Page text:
Direct employment was adopted by organizations as a presumed short-cut to alignment, but a recent paper argued health care organizations needed to get a better control of their costs if they were to survive, and clinical staffing and variation were prime areas.
“It is essential to address how the health system manages its clinicians, particularly physicians. This has been an area of explosive cost growth in the past 14 years as the numbers of physicians employed by hospitals has nearly doubled. In addition to paying physicians the salaries stipulated in their contracts, hospitals have been augmenting their compensation [in a variety of ways.] The growth of these costs rival those of specialty pharmaceuticals and the maintenance and updating of electronic health record systems. Fixing this problem is politically challenging because it involves reducing physician numbers, physician incomes, or both…Sustaining losses based on hazy visions of “integration” or unproved theories about employment leading to clinical discipline can no longer be justified.”
So here we have the seeds for more disunion, particularly if we can’t find a way to meld the unspoken cultural assumptions each party brings to the table. Finding a way out will not be easy, but there is an unusual model that seems appropriate for health care organizations: The John Lewis Partnership.
“The John Lewis Partnership is a hugely successful enterprise, with annual revenues of nearly $14 billion, profits of more than $630 million, and 87,000 employees in England, Scotland, and Wales. Those employees work at two or Britain’s most admired retailers, John Lewis department stores and Waitrose supermarkets, both of which have carved out a powerful bond with customers, both of which have unveiled big innovations in branding, merchandizing and e-commerce. What truly distinguishes the John Lewis Partnership…is that it is 100% owned in trust for its employees. All 87,000 employees are considered partners in the business.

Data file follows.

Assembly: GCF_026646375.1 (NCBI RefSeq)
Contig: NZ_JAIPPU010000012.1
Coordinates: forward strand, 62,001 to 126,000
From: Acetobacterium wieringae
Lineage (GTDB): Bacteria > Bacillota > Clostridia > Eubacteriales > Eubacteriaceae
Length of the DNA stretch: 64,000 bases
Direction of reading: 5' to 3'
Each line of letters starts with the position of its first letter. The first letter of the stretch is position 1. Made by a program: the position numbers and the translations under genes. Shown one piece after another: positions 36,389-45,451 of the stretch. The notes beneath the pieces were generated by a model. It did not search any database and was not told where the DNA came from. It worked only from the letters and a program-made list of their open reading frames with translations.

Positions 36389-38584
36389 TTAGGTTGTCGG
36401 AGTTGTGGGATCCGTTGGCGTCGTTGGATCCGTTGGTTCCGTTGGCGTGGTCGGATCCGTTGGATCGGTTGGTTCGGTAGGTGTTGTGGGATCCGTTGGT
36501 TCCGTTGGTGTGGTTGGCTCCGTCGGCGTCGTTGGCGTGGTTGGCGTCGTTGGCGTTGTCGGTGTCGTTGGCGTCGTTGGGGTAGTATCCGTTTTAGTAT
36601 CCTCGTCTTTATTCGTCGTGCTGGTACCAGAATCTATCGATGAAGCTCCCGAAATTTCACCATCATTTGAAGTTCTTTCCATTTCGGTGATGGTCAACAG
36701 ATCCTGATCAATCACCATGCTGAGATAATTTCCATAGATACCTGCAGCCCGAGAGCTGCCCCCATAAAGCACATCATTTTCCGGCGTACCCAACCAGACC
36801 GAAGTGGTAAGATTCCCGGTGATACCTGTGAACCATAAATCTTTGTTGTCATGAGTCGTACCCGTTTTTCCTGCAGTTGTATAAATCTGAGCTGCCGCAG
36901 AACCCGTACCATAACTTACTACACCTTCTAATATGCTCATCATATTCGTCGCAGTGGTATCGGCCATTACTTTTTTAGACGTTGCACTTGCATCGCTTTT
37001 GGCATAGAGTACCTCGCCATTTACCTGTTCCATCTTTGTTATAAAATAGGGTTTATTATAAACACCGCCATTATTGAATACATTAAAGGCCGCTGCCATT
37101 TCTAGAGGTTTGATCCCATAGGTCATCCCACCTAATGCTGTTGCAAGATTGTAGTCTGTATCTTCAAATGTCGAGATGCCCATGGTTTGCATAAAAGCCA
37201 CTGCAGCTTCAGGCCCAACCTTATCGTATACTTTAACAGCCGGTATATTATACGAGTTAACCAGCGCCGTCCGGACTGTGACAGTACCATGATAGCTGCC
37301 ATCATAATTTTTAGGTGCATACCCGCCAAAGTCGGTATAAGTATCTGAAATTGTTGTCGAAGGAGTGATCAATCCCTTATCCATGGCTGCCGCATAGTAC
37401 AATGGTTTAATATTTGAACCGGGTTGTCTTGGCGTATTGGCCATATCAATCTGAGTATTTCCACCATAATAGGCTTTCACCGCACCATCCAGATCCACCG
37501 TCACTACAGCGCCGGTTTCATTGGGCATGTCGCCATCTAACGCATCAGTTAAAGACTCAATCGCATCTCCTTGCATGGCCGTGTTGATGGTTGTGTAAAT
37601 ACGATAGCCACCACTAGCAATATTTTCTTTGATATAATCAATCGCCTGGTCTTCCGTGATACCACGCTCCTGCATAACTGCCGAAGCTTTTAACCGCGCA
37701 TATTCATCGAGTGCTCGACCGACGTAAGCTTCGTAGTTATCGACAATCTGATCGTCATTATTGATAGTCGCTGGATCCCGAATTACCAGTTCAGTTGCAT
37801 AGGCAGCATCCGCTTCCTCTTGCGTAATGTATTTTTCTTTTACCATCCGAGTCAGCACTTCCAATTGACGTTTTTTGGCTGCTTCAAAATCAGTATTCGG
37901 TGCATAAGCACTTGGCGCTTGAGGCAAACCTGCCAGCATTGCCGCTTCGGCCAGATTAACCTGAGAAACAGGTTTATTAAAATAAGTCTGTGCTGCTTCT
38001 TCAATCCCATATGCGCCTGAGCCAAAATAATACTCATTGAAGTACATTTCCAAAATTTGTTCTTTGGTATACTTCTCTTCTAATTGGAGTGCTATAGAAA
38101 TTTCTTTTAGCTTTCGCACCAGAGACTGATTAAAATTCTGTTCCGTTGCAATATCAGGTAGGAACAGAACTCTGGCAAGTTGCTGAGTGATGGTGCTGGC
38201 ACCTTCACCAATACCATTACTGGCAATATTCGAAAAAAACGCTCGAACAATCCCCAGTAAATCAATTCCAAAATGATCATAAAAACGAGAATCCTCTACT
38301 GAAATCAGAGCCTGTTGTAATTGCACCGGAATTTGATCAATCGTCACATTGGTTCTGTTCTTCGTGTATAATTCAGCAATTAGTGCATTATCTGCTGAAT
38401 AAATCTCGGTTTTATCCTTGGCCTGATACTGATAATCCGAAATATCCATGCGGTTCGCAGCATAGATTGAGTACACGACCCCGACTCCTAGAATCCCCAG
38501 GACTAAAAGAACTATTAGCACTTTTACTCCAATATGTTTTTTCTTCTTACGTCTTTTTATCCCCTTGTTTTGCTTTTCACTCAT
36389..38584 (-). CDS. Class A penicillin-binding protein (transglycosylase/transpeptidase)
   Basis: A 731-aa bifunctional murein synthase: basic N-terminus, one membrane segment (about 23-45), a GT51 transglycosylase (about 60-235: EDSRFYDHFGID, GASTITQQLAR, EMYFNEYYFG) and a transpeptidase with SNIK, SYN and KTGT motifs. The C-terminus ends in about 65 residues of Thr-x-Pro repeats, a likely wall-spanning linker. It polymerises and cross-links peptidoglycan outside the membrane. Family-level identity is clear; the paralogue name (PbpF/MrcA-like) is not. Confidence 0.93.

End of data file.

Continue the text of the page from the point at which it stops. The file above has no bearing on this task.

Just as noteworthy, John Lewis operates as a full-fledged democracy that distributes power up and down the ranks. It’s a business in which employees and their elected representatives debate issues large and small. Democracy at John Lewis is not a metaphor or a state of mind. It is a system of management…[one senior executive said] “The focus of most companies is to improve financial capital. Our focus is social capital.”